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The Lord always keeps promises
pastor corner

God is not like man when it comes to promises.

Man many times forgets or just does not uphold promises that have been made. The Bible plainly teaches that one day the world will be destroyed and all that is here will be gone.

Peter wrote, “The Lord is not slack concerning his promise, as some men count slackness; but is longsuffering to us-ward, not willing that any should perish, but that all should come to repentance.

“But the day of the Lord will come as a thief in the night; in the which the heavens shall pass away with a great noise, and the elements shall melt with fervent heat, the earth also and the works that are therein shall be burned up” (2 Peter 3:9, 10).

God is not slack. He means what he says.

Knowing God has promised that one day this world will be destroyed, every person on the face of the earth ought to be getting prepared for this day.

Peter continued by saying, “Seeing then that all these things shall be dissolved, what manner of persons ought ye to be in all holy conversation and godliness, looking for and hasting unto the coming of the day of God, wherein the heavens being on fire shall be dissolved, and the elements shall melt with fervent heat?...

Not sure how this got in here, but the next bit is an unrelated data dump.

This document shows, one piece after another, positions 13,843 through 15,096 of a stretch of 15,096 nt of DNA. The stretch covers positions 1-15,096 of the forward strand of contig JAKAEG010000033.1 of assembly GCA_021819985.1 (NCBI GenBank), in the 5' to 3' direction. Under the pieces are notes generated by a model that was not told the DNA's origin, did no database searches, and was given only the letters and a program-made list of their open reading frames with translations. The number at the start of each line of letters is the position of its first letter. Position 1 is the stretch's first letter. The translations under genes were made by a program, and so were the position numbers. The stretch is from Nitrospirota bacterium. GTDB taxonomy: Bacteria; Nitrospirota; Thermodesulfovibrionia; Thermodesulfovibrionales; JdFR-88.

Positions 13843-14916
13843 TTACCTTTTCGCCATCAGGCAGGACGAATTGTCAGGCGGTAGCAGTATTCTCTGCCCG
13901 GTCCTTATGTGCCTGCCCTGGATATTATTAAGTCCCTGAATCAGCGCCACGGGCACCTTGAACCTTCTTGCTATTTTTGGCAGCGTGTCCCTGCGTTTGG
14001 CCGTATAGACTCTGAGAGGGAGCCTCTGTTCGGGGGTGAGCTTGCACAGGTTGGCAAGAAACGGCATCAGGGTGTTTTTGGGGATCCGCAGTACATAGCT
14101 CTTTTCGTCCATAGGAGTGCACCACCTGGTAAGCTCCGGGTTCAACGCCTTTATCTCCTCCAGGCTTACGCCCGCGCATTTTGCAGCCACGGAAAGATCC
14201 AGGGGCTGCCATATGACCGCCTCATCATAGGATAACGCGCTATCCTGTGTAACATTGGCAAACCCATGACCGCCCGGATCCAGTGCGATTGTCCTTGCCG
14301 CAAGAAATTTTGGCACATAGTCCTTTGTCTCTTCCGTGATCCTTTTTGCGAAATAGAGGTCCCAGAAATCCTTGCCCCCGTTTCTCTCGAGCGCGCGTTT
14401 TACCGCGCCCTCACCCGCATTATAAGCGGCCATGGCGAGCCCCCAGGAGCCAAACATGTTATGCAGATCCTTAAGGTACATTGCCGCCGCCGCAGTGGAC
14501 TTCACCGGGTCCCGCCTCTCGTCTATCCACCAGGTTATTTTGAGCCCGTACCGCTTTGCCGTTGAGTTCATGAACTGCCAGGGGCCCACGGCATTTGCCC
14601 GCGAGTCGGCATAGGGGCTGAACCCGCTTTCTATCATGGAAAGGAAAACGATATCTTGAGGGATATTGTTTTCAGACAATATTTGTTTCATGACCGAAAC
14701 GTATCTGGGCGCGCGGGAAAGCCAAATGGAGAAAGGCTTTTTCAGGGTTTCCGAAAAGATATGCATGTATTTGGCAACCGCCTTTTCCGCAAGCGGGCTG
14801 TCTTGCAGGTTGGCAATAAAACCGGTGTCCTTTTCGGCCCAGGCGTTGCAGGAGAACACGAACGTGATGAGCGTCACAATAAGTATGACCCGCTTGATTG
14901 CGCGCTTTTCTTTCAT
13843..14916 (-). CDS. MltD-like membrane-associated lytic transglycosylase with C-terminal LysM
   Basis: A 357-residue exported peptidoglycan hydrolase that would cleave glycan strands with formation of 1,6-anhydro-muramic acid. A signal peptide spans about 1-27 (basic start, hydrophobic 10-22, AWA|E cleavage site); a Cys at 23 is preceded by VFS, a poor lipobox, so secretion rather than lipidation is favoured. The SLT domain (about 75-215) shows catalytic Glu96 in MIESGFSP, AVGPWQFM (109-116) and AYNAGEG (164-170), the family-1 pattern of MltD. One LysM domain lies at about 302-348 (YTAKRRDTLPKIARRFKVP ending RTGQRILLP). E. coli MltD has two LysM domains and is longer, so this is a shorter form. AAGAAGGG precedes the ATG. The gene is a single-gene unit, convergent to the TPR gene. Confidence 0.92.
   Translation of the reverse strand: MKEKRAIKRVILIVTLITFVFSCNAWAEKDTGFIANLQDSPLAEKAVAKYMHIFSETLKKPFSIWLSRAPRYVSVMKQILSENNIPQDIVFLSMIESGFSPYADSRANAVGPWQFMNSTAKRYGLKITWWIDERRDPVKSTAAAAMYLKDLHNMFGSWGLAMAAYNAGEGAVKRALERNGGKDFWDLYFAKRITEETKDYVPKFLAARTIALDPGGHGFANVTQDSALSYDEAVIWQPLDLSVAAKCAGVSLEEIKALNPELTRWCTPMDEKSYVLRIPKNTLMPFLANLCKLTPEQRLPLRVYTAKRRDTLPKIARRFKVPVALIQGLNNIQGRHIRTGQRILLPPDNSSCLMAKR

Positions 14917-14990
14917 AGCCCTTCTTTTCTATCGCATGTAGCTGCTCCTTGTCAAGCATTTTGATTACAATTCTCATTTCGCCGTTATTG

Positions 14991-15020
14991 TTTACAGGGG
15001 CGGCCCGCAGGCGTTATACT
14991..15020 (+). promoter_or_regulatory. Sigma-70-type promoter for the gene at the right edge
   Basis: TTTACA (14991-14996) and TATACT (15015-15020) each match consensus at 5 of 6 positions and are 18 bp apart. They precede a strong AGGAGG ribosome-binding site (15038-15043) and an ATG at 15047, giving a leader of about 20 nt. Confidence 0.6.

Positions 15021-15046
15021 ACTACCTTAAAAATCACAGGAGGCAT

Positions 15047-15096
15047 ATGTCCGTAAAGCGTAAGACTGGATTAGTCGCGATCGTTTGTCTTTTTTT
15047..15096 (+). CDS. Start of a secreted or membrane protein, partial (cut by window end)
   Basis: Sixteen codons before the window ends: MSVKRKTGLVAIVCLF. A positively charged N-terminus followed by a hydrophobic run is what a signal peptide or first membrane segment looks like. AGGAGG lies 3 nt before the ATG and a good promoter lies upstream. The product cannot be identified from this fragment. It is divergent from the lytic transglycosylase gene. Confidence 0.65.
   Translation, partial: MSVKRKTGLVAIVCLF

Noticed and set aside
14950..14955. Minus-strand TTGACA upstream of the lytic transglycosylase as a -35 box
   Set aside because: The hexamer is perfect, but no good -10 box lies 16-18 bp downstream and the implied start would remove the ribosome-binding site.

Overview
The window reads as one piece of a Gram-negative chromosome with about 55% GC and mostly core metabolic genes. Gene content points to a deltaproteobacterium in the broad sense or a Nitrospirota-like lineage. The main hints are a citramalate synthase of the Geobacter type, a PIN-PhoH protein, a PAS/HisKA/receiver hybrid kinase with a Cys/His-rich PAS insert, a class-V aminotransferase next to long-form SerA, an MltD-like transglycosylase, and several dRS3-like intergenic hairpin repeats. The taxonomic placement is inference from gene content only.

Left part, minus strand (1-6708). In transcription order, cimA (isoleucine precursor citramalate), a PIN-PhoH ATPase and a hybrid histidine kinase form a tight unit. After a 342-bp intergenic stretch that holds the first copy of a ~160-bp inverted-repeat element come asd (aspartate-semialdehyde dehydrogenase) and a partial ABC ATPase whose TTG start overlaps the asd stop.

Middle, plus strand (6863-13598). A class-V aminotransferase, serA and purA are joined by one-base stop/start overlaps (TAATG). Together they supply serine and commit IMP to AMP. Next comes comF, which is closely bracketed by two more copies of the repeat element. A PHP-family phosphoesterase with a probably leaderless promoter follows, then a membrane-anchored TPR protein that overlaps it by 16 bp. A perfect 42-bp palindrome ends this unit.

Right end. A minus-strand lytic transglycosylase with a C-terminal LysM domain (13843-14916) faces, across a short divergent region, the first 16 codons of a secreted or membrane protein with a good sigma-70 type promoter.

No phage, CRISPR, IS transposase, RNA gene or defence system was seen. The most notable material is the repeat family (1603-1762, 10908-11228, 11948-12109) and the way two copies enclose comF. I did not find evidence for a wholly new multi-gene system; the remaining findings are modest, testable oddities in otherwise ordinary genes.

“Wherefore, beloved, seeing that ye look for such things, be diligent that ye may be found of him in peace, without spot, and blameless” (2 Peter 3:11-14).

What manner of person ought one be knowing God keeps his promises? People who obey God as he has directed.

One must look within themselves and ask, “Am I prepared for this day?”

God has given man the Bible to guide man in his way. The word “diligent” in Greek means to be earnest, making haste, giving care to what is being done.

This is the mindset everyone needs if they are truly looking for heaven. One must work at being diligent to be found in the Lord. It takes careful, earnest study and obedience to God’s word to be found “in the Lord.”

The law of Christ is the last will and testament of Christ. The Hebrew writer said, “And for this cause he is the mediator of the New Testament that by means of death, for the redemption of the transgressions that were under the first testament, they which are called might receive the promise of eternal inheritance.

“For where a testament is, there must also of necessity be the death of the testator. For a testament is of force after men are dead: otherwise it is of no strength at all while the testator liveth” (Heb. 15-17).

On the day of Pentecost, Peter told his listeners that the things they had seen and heard that day were a fulfillment of the words of the prophet Joel (Acts 2:14-21).

He then told them Jesus, who had worked miracles in their midst, they had taken and slain, yet God had raised him up (Acts 2:22-25).

They realized what they had done and they stopped his sermon and asked, “What must we do?” Peter said, “Repent, and be baptized every one of you in the name of Jesus Christ for the remission of sins, and ye shall receive the gift of the Holy Ghost” (Acts 2:38).

The Lord has been longsuffering to mankind, but one day all will be over. Those who are prepared will hear the words, “Come ye blessed of my Father, enter into the joys of the Lord” (Matt. 25:34).

Those unprepared will hear, “depart from me, I never knew you” (Matt. 7:23).

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